I had the honor of meeting with Mr. James J. Bollich in his home on Friday Feb. 13, 2015. He was captured by the Japanese in the Philippines in 1942, and was part of the “Bataan Death March” where multiple thousands of soldiers died. He also took lots of photos while in the Philippines, but had to bury them in the jungle so they would not be captured and used by the Japs. Read more
After I finished writing Dad’s War Photos, my sister, Karen, happened to find some WWII documents and artifacts our father brought home from the South Pacific. They had been placed in the bottom drawer of a filing cabinet and forgotten about.
There was a handmade toy airplane made out of a long rifle bullet casing. I recently learned that artifacts of this nature are called “trench art.” He also brought back an artillery shell casing that was made into an ashtray.
These items were crafted aboard ship coming back from the South Pacific. As a young boy, I remember my dad telling me that he and his fellow soldiers sat on the deck of the ship and used a tablespoon as a hammer to bang on the metal pieces to flatten them. They had plenty of idle time, since it would take at least two weeks to get back to San Francisco. Read more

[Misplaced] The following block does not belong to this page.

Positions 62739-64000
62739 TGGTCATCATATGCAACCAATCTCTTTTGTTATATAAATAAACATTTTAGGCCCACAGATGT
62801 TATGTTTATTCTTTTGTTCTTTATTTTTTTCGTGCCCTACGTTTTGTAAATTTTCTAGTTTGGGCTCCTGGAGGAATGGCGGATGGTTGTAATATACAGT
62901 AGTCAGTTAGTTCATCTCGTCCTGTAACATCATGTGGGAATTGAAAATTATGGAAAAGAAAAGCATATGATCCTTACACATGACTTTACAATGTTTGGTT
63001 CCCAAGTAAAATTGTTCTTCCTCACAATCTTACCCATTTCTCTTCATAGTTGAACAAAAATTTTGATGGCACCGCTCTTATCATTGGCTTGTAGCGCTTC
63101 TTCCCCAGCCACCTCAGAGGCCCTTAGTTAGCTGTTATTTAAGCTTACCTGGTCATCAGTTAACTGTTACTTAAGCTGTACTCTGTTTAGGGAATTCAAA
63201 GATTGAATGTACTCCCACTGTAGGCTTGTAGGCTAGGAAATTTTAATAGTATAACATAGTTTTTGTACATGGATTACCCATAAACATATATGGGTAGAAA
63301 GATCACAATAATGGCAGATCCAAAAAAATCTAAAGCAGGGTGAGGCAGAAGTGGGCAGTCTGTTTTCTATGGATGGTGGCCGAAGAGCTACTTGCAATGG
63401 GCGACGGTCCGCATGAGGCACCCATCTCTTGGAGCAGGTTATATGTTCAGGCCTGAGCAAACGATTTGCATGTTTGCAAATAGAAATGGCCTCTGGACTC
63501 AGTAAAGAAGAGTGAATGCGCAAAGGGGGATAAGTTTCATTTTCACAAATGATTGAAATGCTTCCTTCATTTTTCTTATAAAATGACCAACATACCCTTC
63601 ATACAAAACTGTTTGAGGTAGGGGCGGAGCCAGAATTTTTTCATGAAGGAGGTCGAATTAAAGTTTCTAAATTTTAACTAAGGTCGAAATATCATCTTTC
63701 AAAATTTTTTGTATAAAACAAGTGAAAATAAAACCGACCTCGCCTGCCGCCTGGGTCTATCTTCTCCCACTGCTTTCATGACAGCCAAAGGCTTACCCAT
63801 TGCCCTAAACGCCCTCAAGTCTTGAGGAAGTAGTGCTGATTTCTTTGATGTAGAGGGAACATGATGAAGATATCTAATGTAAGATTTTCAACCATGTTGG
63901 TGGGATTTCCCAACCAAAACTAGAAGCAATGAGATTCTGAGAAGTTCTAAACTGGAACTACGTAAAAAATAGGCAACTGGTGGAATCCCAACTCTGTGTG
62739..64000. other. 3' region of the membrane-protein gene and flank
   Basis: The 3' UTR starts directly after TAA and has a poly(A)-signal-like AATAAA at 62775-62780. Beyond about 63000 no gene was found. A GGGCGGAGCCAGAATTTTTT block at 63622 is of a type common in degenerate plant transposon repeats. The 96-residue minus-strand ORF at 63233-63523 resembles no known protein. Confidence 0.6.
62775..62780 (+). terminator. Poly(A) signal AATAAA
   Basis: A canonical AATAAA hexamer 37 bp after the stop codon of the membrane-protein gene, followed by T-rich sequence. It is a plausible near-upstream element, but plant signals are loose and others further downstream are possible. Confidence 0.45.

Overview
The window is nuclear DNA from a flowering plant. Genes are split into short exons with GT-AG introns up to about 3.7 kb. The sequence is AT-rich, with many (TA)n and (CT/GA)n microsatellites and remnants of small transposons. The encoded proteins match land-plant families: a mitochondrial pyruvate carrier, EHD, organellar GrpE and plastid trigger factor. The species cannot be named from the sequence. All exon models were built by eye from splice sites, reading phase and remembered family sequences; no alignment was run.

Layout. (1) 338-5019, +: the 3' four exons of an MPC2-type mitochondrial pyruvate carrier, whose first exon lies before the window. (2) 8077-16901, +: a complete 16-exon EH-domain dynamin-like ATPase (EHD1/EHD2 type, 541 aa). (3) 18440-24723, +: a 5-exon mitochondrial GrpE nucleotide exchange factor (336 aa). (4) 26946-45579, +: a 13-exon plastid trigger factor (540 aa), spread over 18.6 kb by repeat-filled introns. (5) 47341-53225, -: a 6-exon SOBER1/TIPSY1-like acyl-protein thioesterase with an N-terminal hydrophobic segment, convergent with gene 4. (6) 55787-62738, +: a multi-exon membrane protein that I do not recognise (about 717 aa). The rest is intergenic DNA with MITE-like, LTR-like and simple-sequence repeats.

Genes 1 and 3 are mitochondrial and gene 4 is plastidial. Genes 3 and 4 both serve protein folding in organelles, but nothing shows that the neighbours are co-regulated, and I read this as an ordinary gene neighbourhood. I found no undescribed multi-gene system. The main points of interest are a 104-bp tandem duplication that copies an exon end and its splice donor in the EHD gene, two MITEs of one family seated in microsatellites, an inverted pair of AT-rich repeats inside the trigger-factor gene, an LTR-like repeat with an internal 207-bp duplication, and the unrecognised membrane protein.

For the past three years, I’ve been working on the biggest book project I’ve ever undertaken. You might call it a labor of love. I finally finished it and received a copy from the printer just before Christmas. I wanted to give this copy to a very special person in my life.
The book is about my father’s tour of duty during WWII in the South Pacific. His name was Curtis Bertrand and he was just a country boy with a camera when he entered the U.S. Army. He returned home from the Southwest Pacific Theater with 600 pictures to share with his folks, never realizing the importance these unique views of the war would provide. Read more